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1.1 The spacial and social determinants of urban health in low, middle and high income countries Chair: Dr. Tarani Chandola, UK
O1-1.1 Urbanisation and spatial inequalities in health in Brazil
  1. S L Bassanesi
  1. Universidade Federal do Rio Grande do Sul, Porto Alegre, Rio Grande do Sul, Brazil


Introduction Segregation means enforced separation of disadvantaged social groups. The combination of poverty and spatial segregation favours the reproduction of poverty and affects the health of segregated groups as well the health of the population. A number of dimensions of segregation can now be measured through indices of spatial clustering, isolation and exposure to other social groups.

Objectives To analyse the association between socioeconomic urban segregation and population health in Brazil.

Methods This is a cross-sectional and ecological study. Secondary data for 20 of the biggest Brazilian cities was obtained from the census and from the national information systems. The district level health outcome variables were cardiovascular, cancer, external causes and total mortality rates. The explanatory variables were: census tract and district level scores of several spatial and local socio-economic segregation indices, and income. Regression analysis, testing for spatial autocorrelation, and spatial regression were used to check the association between segregation indices and health outcomes.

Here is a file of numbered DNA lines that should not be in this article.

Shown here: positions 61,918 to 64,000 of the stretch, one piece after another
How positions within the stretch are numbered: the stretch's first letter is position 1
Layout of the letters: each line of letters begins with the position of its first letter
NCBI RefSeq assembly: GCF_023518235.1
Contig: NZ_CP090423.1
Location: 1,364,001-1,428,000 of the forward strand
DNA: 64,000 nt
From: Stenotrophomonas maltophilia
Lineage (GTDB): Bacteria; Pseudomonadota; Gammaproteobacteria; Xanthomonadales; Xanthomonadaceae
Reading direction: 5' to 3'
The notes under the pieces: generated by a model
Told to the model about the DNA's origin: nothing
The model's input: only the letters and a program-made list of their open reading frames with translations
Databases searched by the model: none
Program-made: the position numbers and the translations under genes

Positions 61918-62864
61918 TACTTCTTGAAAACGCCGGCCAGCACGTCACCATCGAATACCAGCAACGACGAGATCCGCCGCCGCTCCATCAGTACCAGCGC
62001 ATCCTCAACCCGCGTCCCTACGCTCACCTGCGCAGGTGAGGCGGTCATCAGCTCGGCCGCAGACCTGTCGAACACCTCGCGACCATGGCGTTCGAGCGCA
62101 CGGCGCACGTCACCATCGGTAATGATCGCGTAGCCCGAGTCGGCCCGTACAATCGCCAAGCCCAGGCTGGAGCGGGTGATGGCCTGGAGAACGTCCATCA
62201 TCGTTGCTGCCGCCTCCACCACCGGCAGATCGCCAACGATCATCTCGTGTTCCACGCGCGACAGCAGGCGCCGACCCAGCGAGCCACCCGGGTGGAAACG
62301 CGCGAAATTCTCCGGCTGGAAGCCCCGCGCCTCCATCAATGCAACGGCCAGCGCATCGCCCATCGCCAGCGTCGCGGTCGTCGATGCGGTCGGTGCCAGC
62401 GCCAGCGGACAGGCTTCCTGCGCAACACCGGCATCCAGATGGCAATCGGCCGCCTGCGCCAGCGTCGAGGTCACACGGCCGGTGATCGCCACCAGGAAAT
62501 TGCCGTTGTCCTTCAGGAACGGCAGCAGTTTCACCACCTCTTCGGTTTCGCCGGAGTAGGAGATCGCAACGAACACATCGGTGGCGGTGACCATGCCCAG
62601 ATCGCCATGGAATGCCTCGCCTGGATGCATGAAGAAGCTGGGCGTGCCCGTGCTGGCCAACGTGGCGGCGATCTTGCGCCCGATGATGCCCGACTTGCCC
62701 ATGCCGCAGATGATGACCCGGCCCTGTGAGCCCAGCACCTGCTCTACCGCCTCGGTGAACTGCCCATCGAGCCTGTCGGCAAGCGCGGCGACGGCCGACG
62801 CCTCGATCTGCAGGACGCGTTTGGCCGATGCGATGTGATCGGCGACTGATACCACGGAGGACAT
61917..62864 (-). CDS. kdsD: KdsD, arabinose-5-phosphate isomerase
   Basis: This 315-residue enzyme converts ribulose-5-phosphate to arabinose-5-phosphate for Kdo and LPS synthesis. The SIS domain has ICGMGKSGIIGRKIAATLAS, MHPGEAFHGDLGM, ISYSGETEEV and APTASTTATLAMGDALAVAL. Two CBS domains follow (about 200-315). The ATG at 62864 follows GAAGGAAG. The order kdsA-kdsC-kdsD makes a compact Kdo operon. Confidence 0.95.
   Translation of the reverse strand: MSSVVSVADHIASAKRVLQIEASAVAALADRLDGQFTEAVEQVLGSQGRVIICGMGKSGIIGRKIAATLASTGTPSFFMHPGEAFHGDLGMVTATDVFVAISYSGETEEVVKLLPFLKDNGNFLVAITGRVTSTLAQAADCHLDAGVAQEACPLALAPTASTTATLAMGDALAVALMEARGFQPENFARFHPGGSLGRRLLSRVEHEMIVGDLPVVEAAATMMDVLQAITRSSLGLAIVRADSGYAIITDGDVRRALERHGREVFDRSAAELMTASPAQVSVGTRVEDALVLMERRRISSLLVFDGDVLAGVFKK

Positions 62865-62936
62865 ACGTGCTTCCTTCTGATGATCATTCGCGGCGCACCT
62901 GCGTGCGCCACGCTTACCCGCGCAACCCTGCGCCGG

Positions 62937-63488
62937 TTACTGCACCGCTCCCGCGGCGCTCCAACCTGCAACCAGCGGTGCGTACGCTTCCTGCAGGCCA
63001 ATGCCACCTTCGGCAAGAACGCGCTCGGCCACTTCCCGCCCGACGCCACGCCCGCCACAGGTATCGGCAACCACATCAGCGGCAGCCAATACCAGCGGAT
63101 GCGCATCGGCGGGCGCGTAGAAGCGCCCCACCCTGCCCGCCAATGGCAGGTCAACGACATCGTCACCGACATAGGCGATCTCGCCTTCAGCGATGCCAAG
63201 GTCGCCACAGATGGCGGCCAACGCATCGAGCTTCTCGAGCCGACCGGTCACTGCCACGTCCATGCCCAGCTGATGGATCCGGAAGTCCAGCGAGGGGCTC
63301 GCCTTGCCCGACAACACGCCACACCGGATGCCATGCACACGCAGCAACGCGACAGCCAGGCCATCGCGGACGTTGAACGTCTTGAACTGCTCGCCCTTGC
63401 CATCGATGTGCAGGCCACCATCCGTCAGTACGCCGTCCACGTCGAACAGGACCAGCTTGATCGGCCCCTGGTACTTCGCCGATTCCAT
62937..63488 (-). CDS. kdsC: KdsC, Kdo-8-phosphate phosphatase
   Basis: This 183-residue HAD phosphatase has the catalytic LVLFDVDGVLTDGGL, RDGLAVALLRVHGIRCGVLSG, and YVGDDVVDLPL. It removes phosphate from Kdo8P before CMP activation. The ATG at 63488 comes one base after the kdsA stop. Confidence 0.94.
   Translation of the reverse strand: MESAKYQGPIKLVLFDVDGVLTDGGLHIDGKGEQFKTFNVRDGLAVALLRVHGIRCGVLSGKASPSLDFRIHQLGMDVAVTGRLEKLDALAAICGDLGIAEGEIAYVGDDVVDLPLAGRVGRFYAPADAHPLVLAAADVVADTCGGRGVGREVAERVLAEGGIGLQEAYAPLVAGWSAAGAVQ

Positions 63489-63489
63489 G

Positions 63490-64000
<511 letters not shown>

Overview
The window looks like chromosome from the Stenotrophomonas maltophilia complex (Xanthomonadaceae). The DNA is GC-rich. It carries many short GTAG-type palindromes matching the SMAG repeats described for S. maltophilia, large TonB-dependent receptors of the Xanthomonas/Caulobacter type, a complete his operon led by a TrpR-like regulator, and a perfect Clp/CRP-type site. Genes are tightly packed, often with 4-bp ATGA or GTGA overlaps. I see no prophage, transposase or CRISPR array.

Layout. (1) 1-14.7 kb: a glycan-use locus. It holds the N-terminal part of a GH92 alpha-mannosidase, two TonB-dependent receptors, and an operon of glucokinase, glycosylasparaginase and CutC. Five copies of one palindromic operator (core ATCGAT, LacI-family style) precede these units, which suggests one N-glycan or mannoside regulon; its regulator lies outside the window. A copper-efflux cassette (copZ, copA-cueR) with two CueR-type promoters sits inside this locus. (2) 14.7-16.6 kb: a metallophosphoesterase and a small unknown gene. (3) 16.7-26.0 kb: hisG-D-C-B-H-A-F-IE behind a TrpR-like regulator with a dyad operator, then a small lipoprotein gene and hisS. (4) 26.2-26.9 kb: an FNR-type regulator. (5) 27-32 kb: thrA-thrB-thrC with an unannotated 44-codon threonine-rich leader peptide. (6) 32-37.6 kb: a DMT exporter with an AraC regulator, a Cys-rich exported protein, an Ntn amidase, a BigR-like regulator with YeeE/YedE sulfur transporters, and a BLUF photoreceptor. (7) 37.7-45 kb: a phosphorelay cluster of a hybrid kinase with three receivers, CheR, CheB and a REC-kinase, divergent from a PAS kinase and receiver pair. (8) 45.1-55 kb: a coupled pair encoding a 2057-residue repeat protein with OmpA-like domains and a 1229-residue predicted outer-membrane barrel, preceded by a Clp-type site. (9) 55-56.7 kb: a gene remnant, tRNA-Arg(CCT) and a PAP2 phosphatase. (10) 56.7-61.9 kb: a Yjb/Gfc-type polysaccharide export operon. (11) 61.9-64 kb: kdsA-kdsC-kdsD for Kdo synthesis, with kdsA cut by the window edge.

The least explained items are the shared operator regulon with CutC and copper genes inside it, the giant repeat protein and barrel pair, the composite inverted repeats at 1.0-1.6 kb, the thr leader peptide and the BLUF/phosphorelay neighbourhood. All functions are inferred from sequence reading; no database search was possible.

Results Districts with the poorest health were also districts with the highest segregation of the poorest groups. In contrast, districts with the best health were ones where the rich were isolated and lacked exposure to the poor.

Conclusions Within Brazilian cities, the disadvantaged social groups are spatially segregated. The data suggest that segregation is bad of the health of poor districts and good for the health of the rich districts. This process of segregation leading to divergent health outcomes depending on the socioeconomic profile of communities may intensify health inequalities.

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